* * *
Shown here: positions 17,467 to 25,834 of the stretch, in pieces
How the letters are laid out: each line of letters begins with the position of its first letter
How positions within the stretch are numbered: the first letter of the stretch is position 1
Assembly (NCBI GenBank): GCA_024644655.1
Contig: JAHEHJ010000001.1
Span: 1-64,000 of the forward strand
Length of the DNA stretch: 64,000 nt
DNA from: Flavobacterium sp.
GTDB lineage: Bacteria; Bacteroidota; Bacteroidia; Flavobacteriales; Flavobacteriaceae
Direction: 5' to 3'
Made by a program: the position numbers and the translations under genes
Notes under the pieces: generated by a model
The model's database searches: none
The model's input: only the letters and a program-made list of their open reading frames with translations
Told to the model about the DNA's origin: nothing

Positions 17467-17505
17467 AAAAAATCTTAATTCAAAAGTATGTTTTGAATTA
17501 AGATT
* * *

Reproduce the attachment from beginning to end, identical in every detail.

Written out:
Shown here: positions 17,467 to 25,834 of the stretch, in pieces
How the letters are laid out: each line of letters begins with the position of its first letter
How positions within the stretch are numbered: the first letter of the stretch is position 1
Assembly (NCBI GenBank): GCA_024644655.1
Contig: JAHEHJ010000001.1
Span: 1-64,000 of the forward strand
Length of the DNA stretch: 64,000 nt
DNA from: Flavobacterium sp.
GTDB lineage: Bacteria; Bacteroidota; Bacteroidia; Flavobacteriales; Flavobacteriaceae
Direction: 5' to 3'
Made by a program: the position numbers and the translations under genes
Notes under the pieces: generated by a model
The model's database searches: none
The model's input: only the letters and a program-made list of their open reading frames with translations
Told to the model about the DNA's origin: nothing

Positions 17467-17505
17467 AAAAAATCTTAATTCAAAAGTATGTTTTGAATTA
17501 AGATT